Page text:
Lifeline: Affordable Telephone Service for Income-Eligible Subscribers

Lifeline: Affordable Telephone Service for Income-Eligible Subscribersn

How important is it for us to be connected with people around us? How important is cell phones for us? You would say, a lot. That brings us to the next question. How useful can a mobile phone be to someone with their household income less than 136 percent of the federal poverty line?

A lot, so we say again. We are thriving in mobile era, when cell phones have at last touched lives around the globe and had made a huge improvement in the lives of the poor. Today, it’s not that difficult to find people who would skip a meal or choose to walk instead of paying for bus fare so that they can keep their cell phone in credit. Lifeline program is a win-win solution here.

Lifeline program was created to allow low-income families to call 911 in case of an emergency but has since expanded to include cell phones and, soon, mobile broadband. It is a government benefit program supported by the federal Universal Service Fund (USF) that provides discounts on monthly telephone service for eligible low-income subscribers to help ensure they can connect to the nation’s communications networks.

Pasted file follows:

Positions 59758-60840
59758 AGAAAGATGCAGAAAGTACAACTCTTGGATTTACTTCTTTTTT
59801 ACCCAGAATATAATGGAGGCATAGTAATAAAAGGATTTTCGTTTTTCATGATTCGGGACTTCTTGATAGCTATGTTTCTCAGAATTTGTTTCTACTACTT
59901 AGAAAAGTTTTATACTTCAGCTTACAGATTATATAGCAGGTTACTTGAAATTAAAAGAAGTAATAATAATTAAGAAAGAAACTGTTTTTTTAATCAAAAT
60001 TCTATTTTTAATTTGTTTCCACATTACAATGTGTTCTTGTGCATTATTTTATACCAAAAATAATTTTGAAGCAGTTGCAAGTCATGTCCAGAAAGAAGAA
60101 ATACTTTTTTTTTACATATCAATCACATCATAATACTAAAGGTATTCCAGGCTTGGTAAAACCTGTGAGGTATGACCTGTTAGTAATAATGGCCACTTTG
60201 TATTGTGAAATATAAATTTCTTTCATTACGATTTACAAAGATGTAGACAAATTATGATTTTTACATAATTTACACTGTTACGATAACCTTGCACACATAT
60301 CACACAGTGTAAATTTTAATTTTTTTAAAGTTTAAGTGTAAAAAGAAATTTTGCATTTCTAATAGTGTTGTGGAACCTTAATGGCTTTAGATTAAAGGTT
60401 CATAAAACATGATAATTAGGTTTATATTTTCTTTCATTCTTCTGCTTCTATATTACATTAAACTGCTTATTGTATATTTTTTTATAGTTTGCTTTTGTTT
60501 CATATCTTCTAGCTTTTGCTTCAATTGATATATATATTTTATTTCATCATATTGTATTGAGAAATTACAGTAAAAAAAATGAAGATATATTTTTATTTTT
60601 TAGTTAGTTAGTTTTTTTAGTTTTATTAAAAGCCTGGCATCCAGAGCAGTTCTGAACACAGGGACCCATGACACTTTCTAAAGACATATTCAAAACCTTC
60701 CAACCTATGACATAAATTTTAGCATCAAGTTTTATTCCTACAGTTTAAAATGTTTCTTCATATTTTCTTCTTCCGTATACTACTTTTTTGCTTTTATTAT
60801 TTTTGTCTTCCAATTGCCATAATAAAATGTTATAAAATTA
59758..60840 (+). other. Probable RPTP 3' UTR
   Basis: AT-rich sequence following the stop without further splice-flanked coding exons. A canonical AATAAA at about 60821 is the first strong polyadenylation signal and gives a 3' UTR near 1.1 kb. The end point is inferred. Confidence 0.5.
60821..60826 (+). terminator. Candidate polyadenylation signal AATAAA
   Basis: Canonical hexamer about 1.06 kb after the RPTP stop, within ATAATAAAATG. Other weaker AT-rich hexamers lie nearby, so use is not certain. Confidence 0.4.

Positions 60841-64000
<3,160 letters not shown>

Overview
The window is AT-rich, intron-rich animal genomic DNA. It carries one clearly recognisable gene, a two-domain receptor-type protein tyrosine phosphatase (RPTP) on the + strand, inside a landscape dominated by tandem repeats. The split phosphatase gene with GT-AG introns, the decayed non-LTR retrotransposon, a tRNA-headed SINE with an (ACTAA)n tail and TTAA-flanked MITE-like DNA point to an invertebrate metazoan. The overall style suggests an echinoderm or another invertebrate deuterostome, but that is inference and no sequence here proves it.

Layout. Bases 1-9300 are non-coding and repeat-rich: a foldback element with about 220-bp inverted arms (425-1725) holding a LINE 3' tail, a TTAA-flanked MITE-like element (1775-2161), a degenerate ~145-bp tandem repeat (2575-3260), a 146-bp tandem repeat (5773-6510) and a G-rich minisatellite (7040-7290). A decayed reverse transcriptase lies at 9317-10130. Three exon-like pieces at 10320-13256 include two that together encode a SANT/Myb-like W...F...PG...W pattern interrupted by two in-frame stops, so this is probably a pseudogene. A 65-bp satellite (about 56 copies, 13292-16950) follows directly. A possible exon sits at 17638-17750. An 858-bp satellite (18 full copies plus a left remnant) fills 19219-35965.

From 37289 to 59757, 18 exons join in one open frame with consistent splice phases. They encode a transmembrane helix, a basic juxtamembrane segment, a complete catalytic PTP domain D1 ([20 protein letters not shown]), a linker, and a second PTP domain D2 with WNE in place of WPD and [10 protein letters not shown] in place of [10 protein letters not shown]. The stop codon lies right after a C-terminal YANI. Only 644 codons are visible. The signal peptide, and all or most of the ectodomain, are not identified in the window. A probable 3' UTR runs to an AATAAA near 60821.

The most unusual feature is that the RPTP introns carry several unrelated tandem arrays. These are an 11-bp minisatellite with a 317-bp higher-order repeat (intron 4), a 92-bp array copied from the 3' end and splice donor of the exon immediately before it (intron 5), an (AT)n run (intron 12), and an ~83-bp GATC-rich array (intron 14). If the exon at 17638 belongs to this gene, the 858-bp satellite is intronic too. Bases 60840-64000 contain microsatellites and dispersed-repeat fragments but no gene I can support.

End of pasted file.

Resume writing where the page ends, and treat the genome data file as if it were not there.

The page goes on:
The Federal Communications Commission oversees the Lifeline program, created in 1984 to make sure impoverished Americans had telephone service available to call their moms, bosses, and 911. In 2008, the FCC expanded the program to offer subsidized cell-phone service, and since then, the expenses of running the program have soared.

To be eligible for Lifeline, the applicant is supposed to be receiving some significant government benefit — food stamps, Medicaid, Supplemental Security Income, public housing assistance, etc. Alternatively, applicants can qualify if their household income is less than 136 percent of the federal poverty line. In fact, by early 2014, 80.9 percent of American households below the poverty level had cell phones.

Eligible households can receive up to $9.25 per month in discounts and only one Lifeline subscriber is allowed per household. Approximately 2,000 telecommunications companies provide these discounts. Consumers can apply for these discounts through their telecommunications company. These companies are then reimbursed through the Lifeline Program.